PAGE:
Gastroesophageal reflux is the passage of gastric contents into the esophagus. When this reflux of contents causes symptoms or damage to the lining of the esophagus, this is known as GERD. Various factors work together to cause GERD, including the condition of the muscle sphincter at the lower esophagus, presence of a hiatal hernia, the ability of acidic contents to pass through the esophagus, and decreased flow of saliva. GERD can result in typical symptoms, including heartburn or regurgitation (i.e. the reflux of gastric contents into the mouth). However, GERD can cause less common, unusual symptoms that are not typically associated with reflux.
Typically, the reflux of stomach contents into the esophagus causes a burning sensation up the chest known as heartburn. This sensation can occasionally become severe and long lasting, mimicking the chest pain associated with a heart attack. It is important that if you experience severe chest pain that you contact your doctor to be sure that the pain is from your reflux and not other medical conditions.
Reflux of acid contents into the throat while sleeping can cause choking and ultimately retching fits with attempts at clearing the throat. This can lead to severe burning in the throat, which can last for hours. It is best to avoid late-night meals or going to bed right after eating in order to prevent choking from occurring.
Sore Throat and Chronic Cough
Reflux that occurs during sleep can reach the throat without any knowledge or realization that this is occurring. The acidic contents can irritate the throat, resulting in inflammation and soreness. Sore throat can also occur during the day, typically after meals if it is due to reflux. This reflux of contents into the throat can also result in the constant need to “clear the throat,” or a globus sensation in the back of the throat, leading to a chronic cough.
Reflux can travel upwards to the upper esophageal sphincter and pass over the vocal cords in the larynx. When this happens, the larynx can become inflamed, which is called acid laryngitis. This inflammation then can lead to cracking and other changes in the voice, or hoarseness.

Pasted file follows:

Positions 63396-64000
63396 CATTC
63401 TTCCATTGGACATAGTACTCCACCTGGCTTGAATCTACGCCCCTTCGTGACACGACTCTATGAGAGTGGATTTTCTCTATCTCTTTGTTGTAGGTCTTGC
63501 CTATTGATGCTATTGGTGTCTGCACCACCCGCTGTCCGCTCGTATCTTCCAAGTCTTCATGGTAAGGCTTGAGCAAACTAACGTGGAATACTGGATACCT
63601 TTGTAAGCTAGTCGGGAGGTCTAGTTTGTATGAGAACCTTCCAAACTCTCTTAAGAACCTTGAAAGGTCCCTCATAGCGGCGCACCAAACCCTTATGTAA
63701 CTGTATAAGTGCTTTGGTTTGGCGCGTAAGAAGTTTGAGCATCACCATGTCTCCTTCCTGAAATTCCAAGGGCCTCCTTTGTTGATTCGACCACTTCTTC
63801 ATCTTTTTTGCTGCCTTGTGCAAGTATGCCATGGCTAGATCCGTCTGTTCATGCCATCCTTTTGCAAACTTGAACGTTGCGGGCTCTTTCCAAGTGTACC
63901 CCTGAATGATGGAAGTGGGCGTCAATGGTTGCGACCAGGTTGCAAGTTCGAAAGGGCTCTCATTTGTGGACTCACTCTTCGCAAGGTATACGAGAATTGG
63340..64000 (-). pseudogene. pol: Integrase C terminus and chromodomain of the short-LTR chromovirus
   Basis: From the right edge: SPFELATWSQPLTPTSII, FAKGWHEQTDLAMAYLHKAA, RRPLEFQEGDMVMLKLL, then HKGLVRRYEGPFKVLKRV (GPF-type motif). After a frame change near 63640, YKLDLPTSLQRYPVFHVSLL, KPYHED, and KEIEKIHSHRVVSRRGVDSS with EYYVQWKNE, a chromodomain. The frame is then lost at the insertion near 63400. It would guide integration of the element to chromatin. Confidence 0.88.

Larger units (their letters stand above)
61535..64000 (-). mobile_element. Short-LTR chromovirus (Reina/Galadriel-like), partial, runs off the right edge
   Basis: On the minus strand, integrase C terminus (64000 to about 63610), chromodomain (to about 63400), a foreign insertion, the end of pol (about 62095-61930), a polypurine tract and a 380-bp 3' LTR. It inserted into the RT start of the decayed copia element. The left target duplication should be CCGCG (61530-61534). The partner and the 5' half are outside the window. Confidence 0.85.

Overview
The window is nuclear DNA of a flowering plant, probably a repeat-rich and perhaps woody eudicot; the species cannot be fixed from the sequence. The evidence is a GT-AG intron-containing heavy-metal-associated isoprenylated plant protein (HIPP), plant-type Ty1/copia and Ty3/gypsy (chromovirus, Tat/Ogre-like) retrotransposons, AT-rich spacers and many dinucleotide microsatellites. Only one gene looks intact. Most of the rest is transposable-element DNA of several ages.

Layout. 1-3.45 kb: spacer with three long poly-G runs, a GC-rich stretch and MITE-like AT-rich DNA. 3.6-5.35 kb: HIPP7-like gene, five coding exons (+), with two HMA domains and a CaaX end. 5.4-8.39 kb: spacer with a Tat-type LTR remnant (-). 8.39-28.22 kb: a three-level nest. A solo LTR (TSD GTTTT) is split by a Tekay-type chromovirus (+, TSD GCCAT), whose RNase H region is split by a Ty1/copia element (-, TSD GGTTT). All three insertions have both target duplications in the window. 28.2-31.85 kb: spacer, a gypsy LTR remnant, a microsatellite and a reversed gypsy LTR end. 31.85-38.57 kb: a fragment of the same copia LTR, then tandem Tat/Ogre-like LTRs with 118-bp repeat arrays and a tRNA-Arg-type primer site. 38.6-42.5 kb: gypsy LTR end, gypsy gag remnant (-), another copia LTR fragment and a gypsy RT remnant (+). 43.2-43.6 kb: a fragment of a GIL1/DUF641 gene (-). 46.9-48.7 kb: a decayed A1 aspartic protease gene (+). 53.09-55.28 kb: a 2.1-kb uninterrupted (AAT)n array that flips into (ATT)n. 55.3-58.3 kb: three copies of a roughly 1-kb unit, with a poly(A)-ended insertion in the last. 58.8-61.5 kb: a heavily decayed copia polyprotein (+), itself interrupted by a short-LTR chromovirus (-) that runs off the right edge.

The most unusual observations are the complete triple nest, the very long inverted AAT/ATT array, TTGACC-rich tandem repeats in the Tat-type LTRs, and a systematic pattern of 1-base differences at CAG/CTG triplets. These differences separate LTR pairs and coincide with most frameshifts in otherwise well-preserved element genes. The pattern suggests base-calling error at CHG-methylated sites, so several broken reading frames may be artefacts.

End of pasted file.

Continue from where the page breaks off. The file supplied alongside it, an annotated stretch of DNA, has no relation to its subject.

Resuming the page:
Wheezing can worsen reflux due to pressure changes in the abdominal and chest cavities. Moreover, when acidic content refluxes into the larynx, it is thought that the airways then constrict. This has been difficult to prove, however. But when reflux medications are taken, it has been found that both wheezing and reflux symptoms improve.
Excessive Salivation (Water brash)
Refluxed gastric contents are an irritant to the esophagus. As a result, a neurological reflex, similar to that which occurs prior to vomiting, causes excessive production of saliva.
Persistent exposure of the lining of the esophagus to acidic gastric contents can result in inflammation and damage to the lining. After a prolonged period of time of inflammation, the lining begins to scar, forming rings of scar tissue or strictures. This can cause difficulty with passage of food through the esophagus or a sensation of food getting stuck in the esophagus. This is known as dysphagia. It is important to discuss these types of symptoms with your physician because constant damage to the lining of the esophagus can also lead to precancerous changes called Barrett’s esophagus.
It is imperative that you discuss any symptoms you are experiencing with your physician and undergo proper testing to see if these symptoms are only GERD, or something even more serious.
Constance Pietrzak, M.S., M.D., is a gastroenterologist with Advocate Medical Group in Chicago. Through her work with HealthCentral, she strives to expand knowledge on gastroesophageal reflux disease (GERD) and inflammatory bowel disease (IBD). Follow Constance on Facebook and Twitter for timely updates on IBD, and more.